Arnie Beyeler

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Arnie Beyeler
Arnie Beyeler 2013.jpg
Beyeler as a Red Sox coach in 2013
New Orleans Zephyrs
Manager
Born: (1964-02-13) February 13, 1964 (age 52)
Moab, Utah
Bats: Right Throws: Right

Arnold H. Beyeler (born February 13, 1964) is an American professional baseball manager and former Major League coach. In 2016 he will manage the New Orleans Zephyrs of the Pacific Coast League, the Triple-A affiliate of the Miami Marlins.[1]

Previously, he spent three seasons (2013–15) as first-base and outfield coach of the Boston Red Sox, winning a 2013 World Series ring. During that season, Beyeler helped veteran centerfielder Shane Victorino convert to right field, a notoriously difficult position at Boston's home stadium, Fenway Park. When Victorino won a 2013 Gold Glove for defensive excellence, he invited Beyeler to the off-season awards ceremony in New York as his guest.[2] During 2014–15, Beyeler converted infielders Mookie Betts and Brock Holt into outfielders, with Betts becoming the Red Sox' regular centerfielder in 2015. But veteran shortstop Hanley Ramírez' conversion to leftfielder was a disaster in 2015,[3] and Boston released Beyeler on October 4, 2015.[4][5]

In 2016, Beveler will spend his 13th season as a manager, his first in the Marlins' system. Before being appointed to Boston's coaching staff in November 2012,[6] he was the pilot of the Triple-A Pawtucket Red Sox of the International League, the Red Sox' top-level minor league affiliate, from 2011–12.[7] Beyeler previously had served for four seasons (2007–10) as skipper of the Portland Sea Dogs of the Eastern League, the Red Sox' Double-A farm club.[8] In his two years as manager of the Pawtucket Red Sox, Beyeler led the team to an International League North Division title in 2011 and its third Governors' Cup championship in 2012.

Six-year professional playing career[edit]

Beyeler, a native of Moab, Utah, graduated from Grand County High School, Lamar Community College, and Wichita State University, where he played varsity baseball and majored in communications. A second baseman and shortstop in professional baseball, he threw and batted right-handed, and stood 5 feet 9 inches (1.75 m) tall and weighed 195 pounds (88 kg). Beyeler played six seasons (1986–91) in the Detroit Tigers farm system, compiling a batting average of .254 with 69 stolen bases in 584 games played, including 29 games with the Triple-A Toledo Mud Hens in 1991.[9]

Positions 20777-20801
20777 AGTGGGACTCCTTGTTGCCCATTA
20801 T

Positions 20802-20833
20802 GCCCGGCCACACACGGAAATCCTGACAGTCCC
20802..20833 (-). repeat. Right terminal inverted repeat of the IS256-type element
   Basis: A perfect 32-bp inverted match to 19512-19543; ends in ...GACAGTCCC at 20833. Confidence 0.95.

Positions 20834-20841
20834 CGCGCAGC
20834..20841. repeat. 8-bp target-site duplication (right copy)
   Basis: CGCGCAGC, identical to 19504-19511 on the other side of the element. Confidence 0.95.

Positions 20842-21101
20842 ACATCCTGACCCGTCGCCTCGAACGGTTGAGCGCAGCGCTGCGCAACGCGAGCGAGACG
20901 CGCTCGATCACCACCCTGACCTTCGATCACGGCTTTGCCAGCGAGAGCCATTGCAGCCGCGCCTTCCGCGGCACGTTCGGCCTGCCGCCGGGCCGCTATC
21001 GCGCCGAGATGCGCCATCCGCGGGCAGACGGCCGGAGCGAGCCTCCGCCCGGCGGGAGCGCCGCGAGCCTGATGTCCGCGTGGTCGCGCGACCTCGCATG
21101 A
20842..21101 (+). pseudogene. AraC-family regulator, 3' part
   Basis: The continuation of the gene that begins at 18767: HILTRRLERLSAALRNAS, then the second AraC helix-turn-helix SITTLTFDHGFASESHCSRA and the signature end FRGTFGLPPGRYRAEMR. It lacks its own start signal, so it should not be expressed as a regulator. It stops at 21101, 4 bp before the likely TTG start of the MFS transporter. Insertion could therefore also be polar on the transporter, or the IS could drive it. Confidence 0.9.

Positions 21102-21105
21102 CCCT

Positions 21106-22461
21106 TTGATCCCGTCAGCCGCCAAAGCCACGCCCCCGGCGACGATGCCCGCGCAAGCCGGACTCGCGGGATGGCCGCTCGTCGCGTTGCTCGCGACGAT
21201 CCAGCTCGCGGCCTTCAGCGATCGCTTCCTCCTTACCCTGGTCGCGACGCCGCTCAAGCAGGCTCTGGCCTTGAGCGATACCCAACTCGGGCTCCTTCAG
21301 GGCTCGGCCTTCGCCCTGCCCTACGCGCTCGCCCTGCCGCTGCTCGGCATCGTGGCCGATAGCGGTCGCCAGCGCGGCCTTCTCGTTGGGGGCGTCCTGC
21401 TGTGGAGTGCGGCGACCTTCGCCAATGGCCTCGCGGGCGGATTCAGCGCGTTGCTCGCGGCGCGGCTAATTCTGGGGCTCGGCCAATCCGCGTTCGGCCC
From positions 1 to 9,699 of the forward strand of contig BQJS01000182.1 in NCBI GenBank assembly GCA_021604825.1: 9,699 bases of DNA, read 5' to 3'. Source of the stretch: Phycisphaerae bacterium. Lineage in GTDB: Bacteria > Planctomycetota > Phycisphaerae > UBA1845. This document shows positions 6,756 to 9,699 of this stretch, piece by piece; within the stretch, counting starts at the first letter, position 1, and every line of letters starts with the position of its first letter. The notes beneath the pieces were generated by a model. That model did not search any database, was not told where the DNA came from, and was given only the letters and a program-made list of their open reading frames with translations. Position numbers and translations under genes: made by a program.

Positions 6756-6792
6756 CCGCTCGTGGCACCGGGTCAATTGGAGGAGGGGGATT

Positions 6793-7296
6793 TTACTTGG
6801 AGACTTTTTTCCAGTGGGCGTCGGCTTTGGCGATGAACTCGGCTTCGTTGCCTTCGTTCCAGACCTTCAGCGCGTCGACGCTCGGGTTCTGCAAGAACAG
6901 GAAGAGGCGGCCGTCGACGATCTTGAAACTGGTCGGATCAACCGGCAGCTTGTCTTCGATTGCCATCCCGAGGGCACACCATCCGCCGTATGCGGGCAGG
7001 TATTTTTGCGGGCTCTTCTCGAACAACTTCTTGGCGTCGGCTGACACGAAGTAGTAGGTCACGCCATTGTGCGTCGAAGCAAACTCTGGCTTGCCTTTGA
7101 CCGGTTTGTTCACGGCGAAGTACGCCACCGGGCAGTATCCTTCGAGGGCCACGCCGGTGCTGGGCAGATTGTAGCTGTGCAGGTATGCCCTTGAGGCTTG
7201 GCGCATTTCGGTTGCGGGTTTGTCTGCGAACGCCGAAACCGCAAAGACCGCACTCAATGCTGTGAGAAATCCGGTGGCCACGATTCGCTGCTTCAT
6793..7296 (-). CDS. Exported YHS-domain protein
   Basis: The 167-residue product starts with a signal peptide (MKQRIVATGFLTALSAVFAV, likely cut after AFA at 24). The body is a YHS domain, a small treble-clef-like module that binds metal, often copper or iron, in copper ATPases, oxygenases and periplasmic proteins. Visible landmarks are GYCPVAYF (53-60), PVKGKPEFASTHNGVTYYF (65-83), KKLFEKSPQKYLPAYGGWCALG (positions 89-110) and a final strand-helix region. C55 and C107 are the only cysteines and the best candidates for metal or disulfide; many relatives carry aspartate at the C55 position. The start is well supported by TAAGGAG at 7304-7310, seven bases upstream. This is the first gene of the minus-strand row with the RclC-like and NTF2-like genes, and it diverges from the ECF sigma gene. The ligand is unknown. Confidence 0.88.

Scout, manager and coach[edit]

After his retirement as an active player, Beyeler began his off-field career as a Florida-based area scout for the Tigers (1992–96). He then spent three seasons, 1997–99, in the New York Yankees organization as a batting and infield coach for the Double-A Norwich Navigators and the Triple-A Columbus Clippers. In 2000 he joined the Red Sox system for the first time as manager of the Lowell Spinners (2000–01) of the Short Season-A New York–Penn League and the Augusta GreenJackets (2002) of the Class A South Atlantic League. When an ownership change in Boston resulted in a turnover of the player development department, Beyeler departed for the Texas Rangers organization, managing the Stockton Ports (2003–04) and the Bakersfield Blaze (2005) of the Class A California League. He then spent the 2006 campaign as batting coach for the Mobile BayBears, the Double-A Southern League affiliate of the San Diego Padres, before his return to the Boston organization as Portland's manager in 2007.[10]

Through 2012, in twelve years as a minor league manager, Beyeler has compiled a record of 802 wins and 756 losses (.515). He resides in Ponte Vedra Beach, Florida.

References[edit]

External links[edit]

Preceded by
Todd Claus
Portland Sea Dogs manager
2007–2010
Succeeded by
Kevin Boles
Preceded by
Torey Lovullo
Pawtucket Red Sox manager
2011–2012
Succeeded by
Gary DiSarcina
Preceded by
Alex Ochoa
Boston Red Sox first-base coach
2013–2015
Succeeded by
Rubén Amaro, Jr.
Preceded by
Andy Haines
New Orleans Zephyrs manager
2016
Succeeded by
Incumbent